Oui, it’s one of those masculine/feminine differentiations the French are so keen on. Per usual, add an extra e on the end of chargé to indicate the feminine.
I figured the chargé d’affaires word confusion might as well follow the attaché confusion since they are so similar in definition and gender differentiation.
…started as my way of dealing with a professional frustration with properly spelled words that were out of context in manuscripts I was editing as well as books I was reviewing. It evolved into a sharing of information with y’all. I’m hoping you’ll share with us words that have been a bête noir for you from either end.
|Chargé d’affaires||Chargée d’affaires|
|Credit to: Apple Dictionary.com|
|Part of Grammar:|
Plural: chargés d’affaires
Plural: chargées d’affaires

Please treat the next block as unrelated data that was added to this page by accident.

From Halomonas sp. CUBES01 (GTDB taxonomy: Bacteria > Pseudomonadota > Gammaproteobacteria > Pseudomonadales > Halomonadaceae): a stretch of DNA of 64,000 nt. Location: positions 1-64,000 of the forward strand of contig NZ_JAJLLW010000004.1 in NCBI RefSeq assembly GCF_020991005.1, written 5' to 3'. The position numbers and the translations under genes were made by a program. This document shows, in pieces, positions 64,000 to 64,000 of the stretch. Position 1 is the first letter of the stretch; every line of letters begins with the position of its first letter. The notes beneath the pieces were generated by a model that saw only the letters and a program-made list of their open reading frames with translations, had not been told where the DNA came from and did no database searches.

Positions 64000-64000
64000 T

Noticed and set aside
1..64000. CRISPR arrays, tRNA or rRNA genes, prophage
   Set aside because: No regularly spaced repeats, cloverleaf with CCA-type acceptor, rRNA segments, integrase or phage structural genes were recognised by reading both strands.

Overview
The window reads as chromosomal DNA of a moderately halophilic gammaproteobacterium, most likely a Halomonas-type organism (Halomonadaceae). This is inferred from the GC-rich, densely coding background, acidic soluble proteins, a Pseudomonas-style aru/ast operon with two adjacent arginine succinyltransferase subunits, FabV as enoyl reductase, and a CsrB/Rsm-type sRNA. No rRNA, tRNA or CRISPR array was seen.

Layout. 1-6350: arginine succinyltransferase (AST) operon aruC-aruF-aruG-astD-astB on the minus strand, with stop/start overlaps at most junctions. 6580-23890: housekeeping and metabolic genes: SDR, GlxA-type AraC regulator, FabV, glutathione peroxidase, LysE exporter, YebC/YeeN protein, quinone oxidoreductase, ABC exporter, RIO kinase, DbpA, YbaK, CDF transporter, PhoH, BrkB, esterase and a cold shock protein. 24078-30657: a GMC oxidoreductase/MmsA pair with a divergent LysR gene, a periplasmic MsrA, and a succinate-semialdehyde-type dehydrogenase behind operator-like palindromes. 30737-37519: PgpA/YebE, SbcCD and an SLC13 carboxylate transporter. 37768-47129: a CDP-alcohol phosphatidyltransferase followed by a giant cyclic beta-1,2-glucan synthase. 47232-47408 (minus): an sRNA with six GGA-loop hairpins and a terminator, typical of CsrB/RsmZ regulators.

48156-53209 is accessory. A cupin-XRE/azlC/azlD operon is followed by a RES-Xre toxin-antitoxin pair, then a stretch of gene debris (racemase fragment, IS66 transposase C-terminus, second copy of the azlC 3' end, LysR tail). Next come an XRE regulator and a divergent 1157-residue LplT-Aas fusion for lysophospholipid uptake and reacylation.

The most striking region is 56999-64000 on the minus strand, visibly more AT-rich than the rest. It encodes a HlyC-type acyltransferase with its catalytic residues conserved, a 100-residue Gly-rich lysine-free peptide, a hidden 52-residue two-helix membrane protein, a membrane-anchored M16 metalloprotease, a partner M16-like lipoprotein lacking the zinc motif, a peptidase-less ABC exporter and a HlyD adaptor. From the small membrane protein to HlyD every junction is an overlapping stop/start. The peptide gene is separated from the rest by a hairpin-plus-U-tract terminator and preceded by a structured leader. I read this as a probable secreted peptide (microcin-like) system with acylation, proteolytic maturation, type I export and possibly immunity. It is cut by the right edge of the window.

A male diplomatic official who temporarily takes the place of an ambassador
A female diplomatic official who temporarily takes the place of an ambassador
|He is the chargé d’affaires for Ruritania.||She is the chargée d’affaires for Ruritania.|
|History of the Word:|
|Mid-18th century from the French meaning a person in charge of affairs or in charge of business.|
You may want to explore other masculine-feminine word confusions from the French such as “Fiancé versus Fiancée“, “Blond versus Blonde (which includes Brunet vs Brunette)”, “Attach vs Attaché vs Attachée“, “Confidant vs Confidante vs Confident“, or “Protégé versus Protégée“.
C’mon, get it out of your system, bitch, whine, moan…which words are your pet peeves?